Snow in July
by Heather Barbieri
Published by Soho Press
272 pages, 2004

"The night my sister almost dies for the twelfth time, a foot of snow falls, which makes it harder, though not impossible, to save her." That catchy opening line from Heather Barbieri's Snow in July gives a pretty accurate sense of the unexpected turns to be found in this debut novel. Erin Mulcahy is an 18-year-old woman making the best of it in Butte, Montana, preparing to attend art school back east and in the meantime, working at a vintage/costume store called Funkified. "I got the position," she explains, "because I'm good with a needle, though not in the same way my sister is." Yes, that's right: Erin is the legendary "good girl" of her family, as opposed to her more attractive 21-year-old sibling, Meghan, an addictive personality -- drugs, men, risks -- with a couple of daughters she can't seem to keep safe, or even by her side. Figuratively storming back into Butte in the midst of an actual, freak summer snowstorm, Meghan blithely upsets the fragile balance of her sister's life, as well as that of their widowed mother, Finola. She does so without concern, and with scant suggestion that she's willing to change. Yes, Meghan does take a bakery job, and she seems to be getting clean, but it's hard to know for sure. And hard, psychologically, on Erin, who despite her sis' serial screw-ups, continues to look up to the reckless, restless Meghan. "After years of disappointments, I still want the big-sister stamp of approval," Erin confesses. "I've spent most of my life trying to impress her, to make her think of me as more than her dopey younger sibling. Even now, she hasn't completely fallen off the pedestal I set her on. I have to catch her and push her back up, because she's my sister, because if I don't, she's not the only one who fails: I do too." There are myriad stories out there about the conflicts between sisters, some extraordinarily fine; and Barbieri doesn't revolutionize the genre in any way. However, Snow is a particularly warm-hearted example of the breed, with Erin discovering in herself the strengths she always thought belonged to her sister, and Meghan demonstrating both unanticipated sagacity and an unflinching free spirit that makes up -- somewhat, anyway -- for her paucity of promise as a mother. Snow in July is reminiscent of Mona Simpson's novels, in the way that it sneaks up on you with its message of strength as the payoff for hardship. This novel is not without its faults; for instance, a late-chapter shooting scene comes pretty much out of the blue, and contrasts bewilderingly with the story's tone up until then. Nonetheless, Snow in July remains a thoughtful and thought-provoking study of family afflictions. -- J. Kingston Pierce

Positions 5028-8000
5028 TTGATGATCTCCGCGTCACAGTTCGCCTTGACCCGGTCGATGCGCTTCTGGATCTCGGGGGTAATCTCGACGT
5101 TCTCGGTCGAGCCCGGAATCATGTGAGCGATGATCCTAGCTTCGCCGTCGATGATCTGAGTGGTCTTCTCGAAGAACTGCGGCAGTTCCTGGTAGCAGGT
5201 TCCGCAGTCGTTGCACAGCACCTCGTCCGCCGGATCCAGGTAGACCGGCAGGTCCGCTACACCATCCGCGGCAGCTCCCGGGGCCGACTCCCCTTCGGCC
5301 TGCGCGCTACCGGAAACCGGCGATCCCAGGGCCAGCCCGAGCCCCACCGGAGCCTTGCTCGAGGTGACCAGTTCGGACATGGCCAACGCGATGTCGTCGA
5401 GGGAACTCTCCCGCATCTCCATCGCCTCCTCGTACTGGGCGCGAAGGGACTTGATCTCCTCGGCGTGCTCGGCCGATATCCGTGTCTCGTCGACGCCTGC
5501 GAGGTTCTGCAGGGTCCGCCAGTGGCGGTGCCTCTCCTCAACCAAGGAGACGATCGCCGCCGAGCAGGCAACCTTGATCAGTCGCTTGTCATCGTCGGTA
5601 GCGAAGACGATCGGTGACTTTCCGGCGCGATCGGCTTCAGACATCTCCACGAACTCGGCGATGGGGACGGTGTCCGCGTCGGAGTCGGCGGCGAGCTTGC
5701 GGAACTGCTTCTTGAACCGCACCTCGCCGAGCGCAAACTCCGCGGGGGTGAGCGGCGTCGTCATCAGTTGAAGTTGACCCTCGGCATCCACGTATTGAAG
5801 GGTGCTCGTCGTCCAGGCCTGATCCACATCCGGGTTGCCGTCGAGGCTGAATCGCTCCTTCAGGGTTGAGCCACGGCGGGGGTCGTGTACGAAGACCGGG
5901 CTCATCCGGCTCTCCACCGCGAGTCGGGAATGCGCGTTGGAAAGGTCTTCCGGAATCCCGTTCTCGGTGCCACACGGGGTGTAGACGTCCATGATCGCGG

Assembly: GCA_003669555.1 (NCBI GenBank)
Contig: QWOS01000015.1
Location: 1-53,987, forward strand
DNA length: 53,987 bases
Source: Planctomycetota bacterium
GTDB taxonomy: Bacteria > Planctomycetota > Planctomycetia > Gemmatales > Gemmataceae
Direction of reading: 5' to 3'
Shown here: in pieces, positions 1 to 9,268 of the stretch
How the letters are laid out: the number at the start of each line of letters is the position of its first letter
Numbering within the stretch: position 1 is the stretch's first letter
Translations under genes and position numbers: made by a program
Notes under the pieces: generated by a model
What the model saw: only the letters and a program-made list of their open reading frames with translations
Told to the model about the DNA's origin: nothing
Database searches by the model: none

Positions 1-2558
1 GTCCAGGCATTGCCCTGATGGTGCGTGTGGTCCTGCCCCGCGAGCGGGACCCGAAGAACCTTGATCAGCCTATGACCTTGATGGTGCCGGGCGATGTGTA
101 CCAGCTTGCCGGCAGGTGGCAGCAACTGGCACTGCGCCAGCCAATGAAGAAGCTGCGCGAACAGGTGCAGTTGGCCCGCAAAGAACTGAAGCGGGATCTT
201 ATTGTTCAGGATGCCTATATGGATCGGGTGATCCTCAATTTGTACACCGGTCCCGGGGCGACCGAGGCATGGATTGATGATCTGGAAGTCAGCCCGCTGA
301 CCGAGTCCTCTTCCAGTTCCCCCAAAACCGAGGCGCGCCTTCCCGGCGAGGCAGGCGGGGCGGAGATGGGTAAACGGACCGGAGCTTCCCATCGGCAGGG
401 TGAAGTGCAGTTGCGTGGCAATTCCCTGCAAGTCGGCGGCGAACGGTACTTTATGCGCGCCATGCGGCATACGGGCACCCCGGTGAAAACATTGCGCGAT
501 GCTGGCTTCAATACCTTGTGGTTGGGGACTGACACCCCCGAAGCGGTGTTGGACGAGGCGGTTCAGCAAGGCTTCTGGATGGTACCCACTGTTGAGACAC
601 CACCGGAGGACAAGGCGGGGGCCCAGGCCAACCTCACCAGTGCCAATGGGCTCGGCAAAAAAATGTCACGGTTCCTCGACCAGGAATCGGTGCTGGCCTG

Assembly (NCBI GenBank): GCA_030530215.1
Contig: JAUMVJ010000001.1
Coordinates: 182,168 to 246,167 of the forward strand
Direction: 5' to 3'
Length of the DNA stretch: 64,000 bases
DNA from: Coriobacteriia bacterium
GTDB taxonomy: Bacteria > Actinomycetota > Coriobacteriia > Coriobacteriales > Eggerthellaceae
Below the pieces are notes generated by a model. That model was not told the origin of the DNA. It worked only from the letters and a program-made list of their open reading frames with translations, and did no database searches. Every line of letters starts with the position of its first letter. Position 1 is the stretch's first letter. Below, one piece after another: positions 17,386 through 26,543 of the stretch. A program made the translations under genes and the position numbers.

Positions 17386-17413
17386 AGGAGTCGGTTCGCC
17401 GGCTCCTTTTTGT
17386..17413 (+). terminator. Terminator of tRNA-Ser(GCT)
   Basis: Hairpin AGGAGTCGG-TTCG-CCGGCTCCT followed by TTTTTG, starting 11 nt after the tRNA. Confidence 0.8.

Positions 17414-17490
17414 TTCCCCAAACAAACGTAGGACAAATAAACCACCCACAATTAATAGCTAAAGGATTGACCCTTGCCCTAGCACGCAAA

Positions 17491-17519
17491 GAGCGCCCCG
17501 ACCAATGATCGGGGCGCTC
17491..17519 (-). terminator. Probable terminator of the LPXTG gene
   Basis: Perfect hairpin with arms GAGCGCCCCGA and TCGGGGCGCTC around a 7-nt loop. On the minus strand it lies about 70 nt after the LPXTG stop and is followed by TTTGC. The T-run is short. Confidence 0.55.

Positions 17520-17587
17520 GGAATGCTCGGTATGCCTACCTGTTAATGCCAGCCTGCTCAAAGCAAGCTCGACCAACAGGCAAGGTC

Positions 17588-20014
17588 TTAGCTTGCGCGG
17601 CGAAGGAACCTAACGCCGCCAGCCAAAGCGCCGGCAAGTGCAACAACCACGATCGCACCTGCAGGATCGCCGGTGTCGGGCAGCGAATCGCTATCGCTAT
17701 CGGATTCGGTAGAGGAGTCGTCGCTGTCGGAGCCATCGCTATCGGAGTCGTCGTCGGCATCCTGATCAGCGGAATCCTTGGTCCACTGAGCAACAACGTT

Survival: Species Imperative #1
by Julie E. Czerneda
Published by Daw Books
401 pages, 2004

Julie E. Czerneda is no newcomer to the science fiction world. Her Web Shifters series, her Trade Pact Universe trilogy and the award-winnng standalone novel In the Company of Others have all contributed to a loyal, growing and well-deserved readership. However if Survival is any indication, Czerneda's Species Imperative series are the books that will put this author's name on the permanent science fiction map. Already esteemed for her talent at creating believable and compelling worlds, races and characters, the former biologist outdoes herself in Survival, a book with a larger emotional scope than Czerneda's previous outings. -- Lincoln Cho


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2004 Holiday Gift Guide